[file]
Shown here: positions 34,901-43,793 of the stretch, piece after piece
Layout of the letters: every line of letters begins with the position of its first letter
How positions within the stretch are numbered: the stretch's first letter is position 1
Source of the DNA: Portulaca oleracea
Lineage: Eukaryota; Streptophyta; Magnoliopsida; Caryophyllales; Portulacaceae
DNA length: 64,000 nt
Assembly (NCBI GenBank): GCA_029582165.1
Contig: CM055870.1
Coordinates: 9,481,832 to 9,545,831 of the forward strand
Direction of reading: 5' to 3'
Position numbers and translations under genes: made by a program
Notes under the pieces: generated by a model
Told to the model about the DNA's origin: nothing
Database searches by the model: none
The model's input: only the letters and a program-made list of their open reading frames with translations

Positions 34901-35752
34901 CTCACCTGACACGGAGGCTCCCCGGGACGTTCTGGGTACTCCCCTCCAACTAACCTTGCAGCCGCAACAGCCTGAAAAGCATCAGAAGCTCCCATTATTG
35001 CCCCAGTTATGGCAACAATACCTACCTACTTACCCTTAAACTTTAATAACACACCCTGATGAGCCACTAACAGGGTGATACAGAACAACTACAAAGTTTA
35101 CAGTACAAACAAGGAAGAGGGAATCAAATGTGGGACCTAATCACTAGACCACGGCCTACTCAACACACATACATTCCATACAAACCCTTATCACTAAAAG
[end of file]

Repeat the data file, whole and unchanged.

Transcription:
Shown here: positions 34,901-43,793 of the stretch, piece after piece
Layout of the letters: every line of letters begins with the position of its first letter
How positions within the stretch are numbered: the stretch's first letter is position 1
Source of the DNA: Portulaca oleracea
Lineage: Eukaryota; Streptophyta; Magnoliopsida; Caryophyllales; Portulacaceae
DNA length: 64,000 nt
Assembly (NCBI GenBank): GCA_029582165.1
Contig: CM055870.1
Coordinates: 9,481,832 to 9,545,831 of the forward strand
Direction of reading: 5' to 3'
Position numbers and translations under genes: made by a program
Notes under the pieces: generated by a model
Told to the model about the DNA's origin: nothing
Database searches by the model: none
The model's input: only the letters and a program-made list of their open reading frames with translations

Positions 34901-35752
34901 CTCACCTGACACGGAGGCTCCCCGGGACGTTCTGGGTACTCCCCTCCAACTAACCTTGCAGCCGCAACAGCCTGAAAAGCATCAGAAGCTCCCATTATTG
35001 CCCCAGTTATGGCAACAATACCTACCTACTTACCCTTAAACTTTAATAACACACCCTGATGAGCCACTAACAGGGTGATACAGAACAACTACAAAGTTTA
35101 CAGTACAAACAAGGAAGAGGGAATCAAATGTGGGACCTAATCACTAGACCACGGCCTACTCAACACACATACATTCCATACAAACCCTTATCACTAAAAG